- Excerpt: This is the story of a day in the life of the Thatcham family, in their English country house. It is however, no ordinary day in their lives. The eldest daughter of the family, Dolly, is to be married that morning. The house is inundated with quirky guests who say and do the most unusual things. A ex-beau, Joseph, is plucking up the courage to speak to Dolly. The bride is upstairs, liberally drinking from a tall bottle of Jamaica Rum while adjusting her toilette. As the time for leaving the house for the wedding ceremony approaches, we wonder what else might occur on this unusual wedding day. Will Dolly make it to her wedding in one piece? Will Joseph be able to unburden his heart to Dolly?
- Title: Cheerful Weather for the Wedding
- Author: Julia Strachey
- Published: 1932 by The Hogarth Press, 2002 by Persephone Books Ltd. 2009 as a Persephone Classic
- Location of the story: the Thatcham’s house in the English countryside near the Malton Downs.
- Main Characters: Dolly Thatcham (bride, the eldest Thatcham daughter), Owen (the bridegroom), Mrs. Hetty Thatcham (widowed mother of the bride), Joseph (Dolly’s ex-beau), Kitty Thatcham (younger Thatcham daughter)…
This is the first Persephone Classics edition that I have read and I must admit this is the most peculiar yet most wonderful book! I cannot seem to get the characters or the events surrounding the wedding out of my mind. It is one of those books that you feel compelled to re-read almost immediately after you have set it down.
The book starts with our being introduced to the bride, Dolly Thatcham (23 years old) on the morning of her marriage to the Hon. Owen Bigham, eight years her senior and employed in the Diplomatic Service in South America. It is a quiet, small wedding taking place in the local church, conveniently located on the other side of the garden wall of the Thatcham country house.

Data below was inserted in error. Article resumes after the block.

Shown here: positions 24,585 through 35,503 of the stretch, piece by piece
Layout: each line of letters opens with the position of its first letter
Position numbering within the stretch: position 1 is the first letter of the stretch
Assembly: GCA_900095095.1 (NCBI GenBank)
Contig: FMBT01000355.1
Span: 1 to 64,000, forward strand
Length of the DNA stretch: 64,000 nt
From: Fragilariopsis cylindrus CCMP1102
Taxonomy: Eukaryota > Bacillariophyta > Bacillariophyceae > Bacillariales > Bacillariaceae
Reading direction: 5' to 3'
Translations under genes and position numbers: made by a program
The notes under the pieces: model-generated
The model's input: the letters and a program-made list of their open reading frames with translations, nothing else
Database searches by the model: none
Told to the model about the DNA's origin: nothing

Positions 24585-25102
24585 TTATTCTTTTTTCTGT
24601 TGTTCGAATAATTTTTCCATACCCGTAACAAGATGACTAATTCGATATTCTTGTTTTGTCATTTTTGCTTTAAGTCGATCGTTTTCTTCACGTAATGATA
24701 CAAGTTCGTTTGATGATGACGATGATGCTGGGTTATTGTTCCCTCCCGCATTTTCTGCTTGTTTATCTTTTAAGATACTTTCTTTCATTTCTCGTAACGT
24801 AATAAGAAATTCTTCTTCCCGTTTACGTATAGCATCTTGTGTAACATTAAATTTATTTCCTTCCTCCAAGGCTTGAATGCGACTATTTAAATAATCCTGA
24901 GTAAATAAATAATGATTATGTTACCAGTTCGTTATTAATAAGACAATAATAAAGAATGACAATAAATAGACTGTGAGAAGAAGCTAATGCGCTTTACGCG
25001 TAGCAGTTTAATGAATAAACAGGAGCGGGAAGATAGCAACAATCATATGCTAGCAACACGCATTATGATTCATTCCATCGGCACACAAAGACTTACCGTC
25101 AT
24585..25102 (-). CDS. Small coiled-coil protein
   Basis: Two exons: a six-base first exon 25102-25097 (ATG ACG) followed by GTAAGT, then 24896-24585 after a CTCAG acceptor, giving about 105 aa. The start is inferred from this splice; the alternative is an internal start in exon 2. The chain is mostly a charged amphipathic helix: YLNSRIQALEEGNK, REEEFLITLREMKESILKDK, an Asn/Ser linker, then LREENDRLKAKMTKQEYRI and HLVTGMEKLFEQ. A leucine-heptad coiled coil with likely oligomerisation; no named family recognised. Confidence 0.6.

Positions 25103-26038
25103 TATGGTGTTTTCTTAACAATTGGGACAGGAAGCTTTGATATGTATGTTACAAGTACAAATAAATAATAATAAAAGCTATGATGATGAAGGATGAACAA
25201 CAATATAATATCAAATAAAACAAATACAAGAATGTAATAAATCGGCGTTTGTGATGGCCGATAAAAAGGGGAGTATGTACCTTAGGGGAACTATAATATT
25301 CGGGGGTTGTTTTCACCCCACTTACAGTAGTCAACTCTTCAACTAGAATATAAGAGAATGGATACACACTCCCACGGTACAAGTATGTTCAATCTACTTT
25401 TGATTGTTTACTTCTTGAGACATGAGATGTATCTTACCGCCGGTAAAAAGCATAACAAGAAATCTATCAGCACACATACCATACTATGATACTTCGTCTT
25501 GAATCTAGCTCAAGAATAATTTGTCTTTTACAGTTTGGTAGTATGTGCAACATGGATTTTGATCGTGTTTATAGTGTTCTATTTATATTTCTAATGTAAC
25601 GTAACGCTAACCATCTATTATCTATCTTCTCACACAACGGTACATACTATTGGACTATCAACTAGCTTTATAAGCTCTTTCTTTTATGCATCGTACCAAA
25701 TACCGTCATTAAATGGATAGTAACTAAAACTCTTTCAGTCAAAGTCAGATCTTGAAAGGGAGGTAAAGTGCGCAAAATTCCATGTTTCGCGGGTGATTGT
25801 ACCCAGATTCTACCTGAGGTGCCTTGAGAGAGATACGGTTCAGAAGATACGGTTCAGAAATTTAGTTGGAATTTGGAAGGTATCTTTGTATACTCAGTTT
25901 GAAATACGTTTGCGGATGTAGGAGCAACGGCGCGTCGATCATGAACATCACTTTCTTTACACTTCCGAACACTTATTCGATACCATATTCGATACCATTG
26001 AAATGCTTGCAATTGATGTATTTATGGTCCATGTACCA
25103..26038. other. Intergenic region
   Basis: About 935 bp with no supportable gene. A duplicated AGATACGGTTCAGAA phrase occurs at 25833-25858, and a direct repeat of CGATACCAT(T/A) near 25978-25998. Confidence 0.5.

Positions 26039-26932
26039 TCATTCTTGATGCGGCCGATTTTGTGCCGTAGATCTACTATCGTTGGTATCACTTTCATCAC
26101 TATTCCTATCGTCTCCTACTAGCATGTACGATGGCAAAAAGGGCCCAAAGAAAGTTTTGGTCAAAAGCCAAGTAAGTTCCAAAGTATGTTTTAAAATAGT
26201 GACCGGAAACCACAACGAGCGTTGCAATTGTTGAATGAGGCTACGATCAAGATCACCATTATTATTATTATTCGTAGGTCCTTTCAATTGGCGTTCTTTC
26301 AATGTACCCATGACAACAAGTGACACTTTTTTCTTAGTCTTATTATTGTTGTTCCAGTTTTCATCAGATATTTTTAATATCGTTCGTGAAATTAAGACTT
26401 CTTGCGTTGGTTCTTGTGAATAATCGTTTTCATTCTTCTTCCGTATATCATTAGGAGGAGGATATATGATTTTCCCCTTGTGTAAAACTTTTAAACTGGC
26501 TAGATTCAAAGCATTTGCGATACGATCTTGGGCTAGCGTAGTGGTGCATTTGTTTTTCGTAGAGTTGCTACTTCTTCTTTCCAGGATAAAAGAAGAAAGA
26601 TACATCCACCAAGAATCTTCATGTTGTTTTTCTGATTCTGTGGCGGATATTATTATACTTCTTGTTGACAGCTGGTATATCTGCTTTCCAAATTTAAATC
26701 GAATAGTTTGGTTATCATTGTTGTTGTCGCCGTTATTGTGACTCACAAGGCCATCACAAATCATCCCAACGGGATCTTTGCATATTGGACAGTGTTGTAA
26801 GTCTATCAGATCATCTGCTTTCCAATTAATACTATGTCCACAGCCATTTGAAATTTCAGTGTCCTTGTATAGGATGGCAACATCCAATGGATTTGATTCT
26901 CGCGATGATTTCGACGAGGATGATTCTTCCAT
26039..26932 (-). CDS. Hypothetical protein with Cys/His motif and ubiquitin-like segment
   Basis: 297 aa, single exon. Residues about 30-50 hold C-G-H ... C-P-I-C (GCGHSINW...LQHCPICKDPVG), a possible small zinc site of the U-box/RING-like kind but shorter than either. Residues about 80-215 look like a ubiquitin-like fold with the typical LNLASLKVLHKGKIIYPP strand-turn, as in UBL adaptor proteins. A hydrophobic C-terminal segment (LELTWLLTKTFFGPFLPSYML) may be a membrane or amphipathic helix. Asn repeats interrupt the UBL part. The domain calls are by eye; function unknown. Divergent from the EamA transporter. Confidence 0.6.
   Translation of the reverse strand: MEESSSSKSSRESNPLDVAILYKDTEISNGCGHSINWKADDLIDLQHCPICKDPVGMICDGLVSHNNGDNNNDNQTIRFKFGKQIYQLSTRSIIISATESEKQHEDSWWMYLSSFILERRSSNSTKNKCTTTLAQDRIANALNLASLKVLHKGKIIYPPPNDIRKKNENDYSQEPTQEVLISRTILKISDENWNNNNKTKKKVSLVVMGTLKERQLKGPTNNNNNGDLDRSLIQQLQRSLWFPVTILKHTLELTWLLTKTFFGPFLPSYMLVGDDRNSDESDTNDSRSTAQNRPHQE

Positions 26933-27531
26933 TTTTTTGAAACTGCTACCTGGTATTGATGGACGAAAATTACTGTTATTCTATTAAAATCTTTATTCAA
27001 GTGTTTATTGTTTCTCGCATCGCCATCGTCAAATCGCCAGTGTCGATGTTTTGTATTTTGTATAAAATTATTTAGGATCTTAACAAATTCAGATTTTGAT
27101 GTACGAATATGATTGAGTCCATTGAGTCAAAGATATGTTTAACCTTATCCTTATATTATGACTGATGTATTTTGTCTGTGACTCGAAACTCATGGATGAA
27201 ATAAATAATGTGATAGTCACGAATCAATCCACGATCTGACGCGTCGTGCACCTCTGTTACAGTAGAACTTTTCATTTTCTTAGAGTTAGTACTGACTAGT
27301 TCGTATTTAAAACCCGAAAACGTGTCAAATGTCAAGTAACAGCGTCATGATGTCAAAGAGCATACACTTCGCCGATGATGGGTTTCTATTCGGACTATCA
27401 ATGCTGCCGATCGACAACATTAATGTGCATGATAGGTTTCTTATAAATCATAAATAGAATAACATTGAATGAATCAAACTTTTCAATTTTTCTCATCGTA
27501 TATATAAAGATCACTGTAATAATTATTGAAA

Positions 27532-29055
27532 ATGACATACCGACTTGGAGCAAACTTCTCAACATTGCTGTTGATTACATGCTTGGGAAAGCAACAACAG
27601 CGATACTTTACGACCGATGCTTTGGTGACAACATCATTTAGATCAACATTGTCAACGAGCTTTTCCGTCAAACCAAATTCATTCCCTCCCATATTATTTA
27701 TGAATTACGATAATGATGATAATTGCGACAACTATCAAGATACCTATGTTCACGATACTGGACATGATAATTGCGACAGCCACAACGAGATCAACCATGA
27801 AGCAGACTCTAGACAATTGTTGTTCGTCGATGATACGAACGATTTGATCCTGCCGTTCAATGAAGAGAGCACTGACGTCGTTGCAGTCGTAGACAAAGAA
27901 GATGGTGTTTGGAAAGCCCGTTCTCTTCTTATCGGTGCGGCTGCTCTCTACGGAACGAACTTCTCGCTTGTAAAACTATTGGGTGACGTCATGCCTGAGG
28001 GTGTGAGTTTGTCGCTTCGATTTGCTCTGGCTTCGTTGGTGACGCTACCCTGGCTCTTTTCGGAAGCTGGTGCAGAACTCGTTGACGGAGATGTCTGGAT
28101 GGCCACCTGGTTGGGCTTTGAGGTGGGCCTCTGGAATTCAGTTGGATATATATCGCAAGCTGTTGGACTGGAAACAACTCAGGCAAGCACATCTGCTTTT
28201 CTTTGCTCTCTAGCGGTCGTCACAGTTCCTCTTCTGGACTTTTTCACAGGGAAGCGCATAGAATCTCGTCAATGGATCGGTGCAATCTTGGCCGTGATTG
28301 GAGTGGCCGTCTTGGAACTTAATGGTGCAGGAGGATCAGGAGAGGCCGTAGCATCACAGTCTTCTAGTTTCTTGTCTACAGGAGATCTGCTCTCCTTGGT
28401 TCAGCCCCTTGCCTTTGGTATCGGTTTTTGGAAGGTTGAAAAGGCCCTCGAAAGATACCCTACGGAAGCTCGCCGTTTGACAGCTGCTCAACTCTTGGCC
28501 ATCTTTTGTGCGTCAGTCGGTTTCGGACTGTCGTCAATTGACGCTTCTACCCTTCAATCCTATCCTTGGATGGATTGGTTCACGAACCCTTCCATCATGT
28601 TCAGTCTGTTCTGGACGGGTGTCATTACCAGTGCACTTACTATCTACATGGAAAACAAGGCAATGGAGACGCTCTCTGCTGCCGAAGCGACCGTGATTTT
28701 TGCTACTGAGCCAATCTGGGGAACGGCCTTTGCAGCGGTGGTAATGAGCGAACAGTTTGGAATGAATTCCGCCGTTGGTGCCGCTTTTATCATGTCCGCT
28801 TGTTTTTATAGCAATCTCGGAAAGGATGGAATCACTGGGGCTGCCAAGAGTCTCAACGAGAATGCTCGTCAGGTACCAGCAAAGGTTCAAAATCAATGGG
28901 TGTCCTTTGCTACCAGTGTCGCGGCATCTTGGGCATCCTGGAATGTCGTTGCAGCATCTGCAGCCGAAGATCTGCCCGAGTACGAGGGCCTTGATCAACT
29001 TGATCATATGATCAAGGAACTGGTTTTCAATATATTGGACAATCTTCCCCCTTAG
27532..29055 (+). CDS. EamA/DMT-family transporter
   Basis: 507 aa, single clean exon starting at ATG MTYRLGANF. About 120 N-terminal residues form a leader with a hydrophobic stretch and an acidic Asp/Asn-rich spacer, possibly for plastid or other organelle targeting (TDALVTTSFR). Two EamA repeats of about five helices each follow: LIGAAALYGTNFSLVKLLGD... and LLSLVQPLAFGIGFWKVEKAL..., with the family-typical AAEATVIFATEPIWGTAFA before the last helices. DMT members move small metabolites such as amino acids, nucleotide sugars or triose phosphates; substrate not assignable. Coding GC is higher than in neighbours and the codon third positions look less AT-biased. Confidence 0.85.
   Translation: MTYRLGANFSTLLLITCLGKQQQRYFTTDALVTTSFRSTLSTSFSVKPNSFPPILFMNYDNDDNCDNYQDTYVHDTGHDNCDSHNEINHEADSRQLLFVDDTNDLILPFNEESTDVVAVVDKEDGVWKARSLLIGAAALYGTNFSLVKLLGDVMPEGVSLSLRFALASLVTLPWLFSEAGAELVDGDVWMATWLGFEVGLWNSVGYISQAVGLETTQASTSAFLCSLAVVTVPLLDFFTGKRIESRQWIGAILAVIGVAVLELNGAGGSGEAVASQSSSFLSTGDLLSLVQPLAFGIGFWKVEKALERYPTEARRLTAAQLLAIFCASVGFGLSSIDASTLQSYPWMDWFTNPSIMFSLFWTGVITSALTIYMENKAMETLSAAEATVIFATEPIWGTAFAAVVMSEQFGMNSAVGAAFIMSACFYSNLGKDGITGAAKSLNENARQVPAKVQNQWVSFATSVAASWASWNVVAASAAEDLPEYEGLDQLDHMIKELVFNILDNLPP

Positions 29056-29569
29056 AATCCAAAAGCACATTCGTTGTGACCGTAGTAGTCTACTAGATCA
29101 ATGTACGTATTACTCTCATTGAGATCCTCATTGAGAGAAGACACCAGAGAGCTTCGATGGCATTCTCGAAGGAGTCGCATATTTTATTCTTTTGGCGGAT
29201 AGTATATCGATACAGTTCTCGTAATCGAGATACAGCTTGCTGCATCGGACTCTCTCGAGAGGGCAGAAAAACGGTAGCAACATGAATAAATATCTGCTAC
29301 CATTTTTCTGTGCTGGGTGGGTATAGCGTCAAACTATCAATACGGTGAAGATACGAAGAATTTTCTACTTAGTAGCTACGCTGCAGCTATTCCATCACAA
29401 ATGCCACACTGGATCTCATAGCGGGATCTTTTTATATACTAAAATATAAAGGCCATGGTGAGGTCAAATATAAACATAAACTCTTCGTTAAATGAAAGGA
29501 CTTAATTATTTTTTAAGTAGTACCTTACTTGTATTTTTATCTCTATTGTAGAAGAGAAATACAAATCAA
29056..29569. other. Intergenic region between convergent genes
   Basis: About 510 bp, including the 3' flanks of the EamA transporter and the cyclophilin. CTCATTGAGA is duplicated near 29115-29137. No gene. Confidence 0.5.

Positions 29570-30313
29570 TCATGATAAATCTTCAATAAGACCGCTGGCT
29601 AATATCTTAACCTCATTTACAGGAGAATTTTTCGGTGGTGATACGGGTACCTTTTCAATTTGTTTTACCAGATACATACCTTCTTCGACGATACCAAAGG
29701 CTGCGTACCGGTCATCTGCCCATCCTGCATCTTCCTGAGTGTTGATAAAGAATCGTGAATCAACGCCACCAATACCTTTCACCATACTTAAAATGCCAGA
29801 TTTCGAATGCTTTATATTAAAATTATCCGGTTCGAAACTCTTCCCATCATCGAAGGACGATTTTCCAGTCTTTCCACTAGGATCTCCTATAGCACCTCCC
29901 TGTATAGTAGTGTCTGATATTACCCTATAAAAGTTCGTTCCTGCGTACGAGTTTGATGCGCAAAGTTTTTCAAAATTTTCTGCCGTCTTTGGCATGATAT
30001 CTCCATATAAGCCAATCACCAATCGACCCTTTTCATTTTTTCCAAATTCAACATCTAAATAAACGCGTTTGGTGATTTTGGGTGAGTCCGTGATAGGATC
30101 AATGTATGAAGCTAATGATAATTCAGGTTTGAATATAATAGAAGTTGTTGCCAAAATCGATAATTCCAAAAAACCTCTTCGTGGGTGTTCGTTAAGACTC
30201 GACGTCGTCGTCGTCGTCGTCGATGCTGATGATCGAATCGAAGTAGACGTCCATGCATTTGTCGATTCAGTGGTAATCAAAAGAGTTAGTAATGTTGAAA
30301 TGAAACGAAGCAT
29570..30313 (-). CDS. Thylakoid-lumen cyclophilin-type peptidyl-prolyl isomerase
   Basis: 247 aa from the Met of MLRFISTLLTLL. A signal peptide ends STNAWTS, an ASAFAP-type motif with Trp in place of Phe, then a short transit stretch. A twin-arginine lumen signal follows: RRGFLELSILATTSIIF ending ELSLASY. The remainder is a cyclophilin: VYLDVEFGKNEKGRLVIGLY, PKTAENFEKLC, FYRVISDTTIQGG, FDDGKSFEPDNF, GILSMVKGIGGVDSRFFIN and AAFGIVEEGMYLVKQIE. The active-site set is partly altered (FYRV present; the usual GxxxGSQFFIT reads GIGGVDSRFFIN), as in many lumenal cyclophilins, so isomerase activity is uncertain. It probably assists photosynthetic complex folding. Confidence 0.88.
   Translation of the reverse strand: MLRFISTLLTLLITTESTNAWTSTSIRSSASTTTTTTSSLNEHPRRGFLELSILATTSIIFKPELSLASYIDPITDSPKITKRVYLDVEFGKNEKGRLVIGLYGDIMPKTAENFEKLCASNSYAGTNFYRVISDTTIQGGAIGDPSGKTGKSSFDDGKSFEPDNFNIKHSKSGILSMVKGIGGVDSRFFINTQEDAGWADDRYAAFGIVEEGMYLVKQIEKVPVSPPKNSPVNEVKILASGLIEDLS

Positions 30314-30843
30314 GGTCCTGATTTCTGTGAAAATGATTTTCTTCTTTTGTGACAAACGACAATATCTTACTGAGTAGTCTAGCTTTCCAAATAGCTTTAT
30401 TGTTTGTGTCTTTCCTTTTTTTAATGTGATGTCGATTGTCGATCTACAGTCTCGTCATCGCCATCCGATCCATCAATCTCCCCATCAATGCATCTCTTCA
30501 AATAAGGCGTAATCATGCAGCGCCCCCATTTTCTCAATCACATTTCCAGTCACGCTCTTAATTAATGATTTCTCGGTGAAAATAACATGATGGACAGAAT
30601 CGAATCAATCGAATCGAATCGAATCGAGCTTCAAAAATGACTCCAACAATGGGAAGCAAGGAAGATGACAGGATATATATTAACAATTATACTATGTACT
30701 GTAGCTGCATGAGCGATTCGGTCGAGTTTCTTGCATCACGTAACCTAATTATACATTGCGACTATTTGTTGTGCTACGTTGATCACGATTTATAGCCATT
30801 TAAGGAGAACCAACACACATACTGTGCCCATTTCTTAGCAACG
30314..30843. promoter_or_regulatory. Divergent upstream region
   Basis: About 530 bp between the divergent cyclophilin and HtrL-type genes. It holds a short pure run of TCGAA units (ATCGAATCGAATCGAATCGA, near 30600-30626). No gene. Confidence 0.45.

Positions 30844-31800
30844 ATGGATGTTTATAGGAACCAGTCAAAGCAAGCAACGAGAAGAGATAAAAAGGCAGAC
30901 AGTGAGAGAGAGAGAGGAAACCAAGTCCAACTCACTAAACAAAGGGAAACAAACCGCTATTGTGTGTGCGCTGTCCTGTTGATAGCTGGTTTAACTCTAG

After the reader briefly meets Dolly she repairs to her bedroom to dress and prepare for the two o’clock wedding. It is only nine o’clock in the morning but Mrs. Thatcham is fussing around with the domestic arrangements that are required to host, entertain and suitably feed a wedding party.
By midday the house is inundated with innumerable guests, friends and close members of the family. All the guests are asked to refresh and relax in the ‘lilac room’ by Mrs. Thatcham with little regard for the size and the accommodative capacity of the room. This poorly managed arrangement has quite a hilarious consequence as we discover later on in the story.
We find that ineffective management of events and household affairs is quite a hallmark of Mrs. Thatcham’s approach to the world. Her inconsequential fussing around the house is frequently interspersed with comments of:
“I simply fail to understand it!”.
Another comment that frequently graces her lips is the observation that the weather is uncommonly cheerful, even when, in fact, it is not.
“Oh, such a beautiful day for Dolly’s wedding! Everything looks so cheerful and pretty, the garden looking so gay. You can see right over across to the Malton Downs!”
As the guests gather together in the long hall at midday, we are introduced to them one by one.
There is the young cousin Robert, reader of ‘Captain’ magazine with
…eyes that were lustrous as two oily-black stewed prunes, or blackest treacle, and the complexion of a dark-red peach.
Robert is perpetually bullied by his older brother Tom and is asked to change his socks at frequent intervals.